Lawmaker Reacts To Death Penalty ProposalPosted: Updated:
While a 2004 court ruling blocked the state from executing criminals in New York, the death penalty is still technically on the books.
This week, Governor Andrew Cuomo announced plans to get rid of the death penalty once and for all - a move that was spurred by Pope Francis declaring the executions unacceptable in the Catholic faith.
"I would support a bill to put it into actual state statute rather than it be based on a court decision," said Assemblywoman - Addie Jenne (D. - 116th District). "I think that it's well beyond time for the state to take steps to make it part of our actual state laws."
New York does have a history with the death penalty. In 1890, it became the first state to use the electric chair. Close to 700 people were sent to death by it until the state's last execution in 1963.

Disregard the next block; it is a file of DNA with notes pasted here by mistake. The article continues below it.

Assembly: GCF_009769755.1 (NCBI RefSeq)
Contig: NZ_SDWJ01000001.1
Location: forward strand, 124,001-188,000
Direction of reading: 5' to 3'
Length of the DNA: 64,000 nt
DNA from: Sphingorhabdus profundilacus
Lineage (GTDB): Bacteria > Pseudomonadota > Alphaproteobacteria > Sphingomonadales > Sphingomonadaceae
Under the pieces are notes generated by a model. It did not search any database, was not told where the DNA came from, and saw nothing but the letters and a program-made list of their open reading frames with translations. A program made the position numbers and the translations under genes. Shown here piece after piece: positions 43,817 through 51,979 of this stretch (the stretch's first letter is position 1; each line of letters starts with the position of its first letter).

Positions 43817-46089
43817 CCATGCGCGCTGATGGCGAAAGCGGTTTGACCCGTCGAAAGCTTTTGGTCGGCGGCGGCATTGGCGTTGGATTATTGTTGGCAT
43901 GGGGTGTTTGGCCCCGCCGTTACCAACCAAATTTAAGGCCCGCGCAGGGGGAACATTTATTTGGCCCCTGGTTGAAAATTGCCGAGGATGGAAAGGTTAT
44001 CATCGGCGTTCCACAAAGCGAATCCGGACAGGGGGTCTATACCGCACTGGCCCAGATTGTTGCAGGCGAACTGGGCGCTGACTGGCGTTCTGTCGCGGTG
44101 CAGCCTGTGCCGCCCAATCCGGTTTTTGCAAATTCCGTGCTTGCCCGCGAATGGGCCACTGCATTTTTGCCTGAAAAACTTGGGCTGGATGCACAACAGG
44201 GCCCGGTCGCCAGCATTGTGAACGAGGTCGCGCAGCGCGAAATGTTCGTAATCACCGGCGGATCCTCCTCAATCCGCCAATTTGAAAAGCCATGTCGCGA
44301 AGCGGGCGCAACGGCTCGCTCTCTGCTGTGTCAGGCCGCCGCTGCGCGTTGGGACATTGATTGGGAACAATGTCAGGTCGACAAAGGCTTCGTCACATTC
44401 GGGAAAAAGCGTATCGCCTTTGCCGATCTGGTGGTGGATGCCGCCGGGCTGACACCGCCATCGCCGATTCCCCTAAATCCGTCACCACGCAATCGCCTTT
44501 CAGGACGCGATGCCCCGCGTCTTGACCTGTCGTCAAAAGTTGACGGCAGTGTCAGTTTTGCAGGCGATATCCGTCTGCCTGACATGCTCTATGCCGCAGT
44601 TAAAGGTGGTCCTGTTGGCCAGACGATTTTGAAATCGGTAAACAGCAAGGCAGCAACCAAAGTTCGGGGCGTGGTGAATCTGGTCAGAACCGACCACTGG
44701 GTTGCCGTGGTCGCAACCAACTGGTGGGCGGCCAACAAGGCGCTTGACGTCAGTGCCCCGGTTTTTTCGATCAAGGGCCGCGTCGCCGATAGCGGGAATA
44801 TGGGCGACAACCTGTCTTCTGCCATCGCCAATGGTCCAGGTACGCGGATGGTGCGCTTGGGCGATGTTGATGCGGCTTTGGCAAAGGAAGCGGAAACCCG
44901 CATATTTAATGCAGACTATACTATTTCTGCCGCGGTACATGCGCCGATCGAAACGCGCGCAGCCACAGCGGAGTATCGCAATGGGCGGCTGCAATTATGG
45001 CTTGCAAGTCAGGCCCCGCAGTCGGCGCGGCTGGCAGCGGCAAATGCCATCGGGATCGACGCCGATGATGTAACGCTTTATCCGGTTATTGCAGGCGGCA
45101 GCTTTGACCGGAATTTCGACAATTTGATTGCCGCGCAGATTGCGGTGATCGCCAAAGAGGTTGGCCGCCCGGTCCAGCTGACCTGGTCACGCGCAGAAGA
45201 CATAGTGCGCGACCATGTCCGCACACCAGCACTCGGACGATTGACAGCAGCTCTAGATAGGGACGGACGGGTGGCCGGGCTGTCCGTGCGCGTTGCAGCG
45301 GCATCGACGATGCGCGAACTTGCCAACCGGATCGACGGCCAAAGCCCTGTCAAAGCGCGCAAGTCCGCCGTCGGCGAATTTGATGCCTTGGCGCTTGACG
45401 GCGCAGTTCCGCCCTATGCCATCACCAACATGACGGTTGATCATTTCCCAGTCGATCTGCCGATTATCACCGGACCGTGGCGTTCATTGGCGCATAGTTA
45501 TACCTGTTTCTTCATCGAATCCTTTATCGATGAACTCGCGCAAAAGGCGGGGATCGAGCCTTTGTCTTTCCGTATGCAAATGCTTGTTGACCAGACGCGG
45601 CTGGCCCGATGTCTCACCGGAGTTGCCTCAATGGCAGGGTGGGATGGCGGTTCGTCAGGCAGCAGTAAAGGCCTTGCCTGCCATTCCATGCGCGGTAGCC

"We should be good to one another and we should try to make this place a more sensible, more intelligent place than it has been and to do that you have to get rid of the death penalty," said former Governor Mario Cuomo in 2006.
A big reason for the death penalty not coming back was Governor Andrew Cuomo's father, Mario, who vetoed a push to bring it back 12 times when he was governor.
The death penalty was reinstated in the 1990s. However, it was stopped by the court ruling. Cuomo's legislation to remove it from the books would have to be voted on by the state Assembly and Senate.
7 News reached out to Republican Senators Patty Ritchie and Joe Griffo and Assemblyman Ken Blankenbush for comment. They were not available.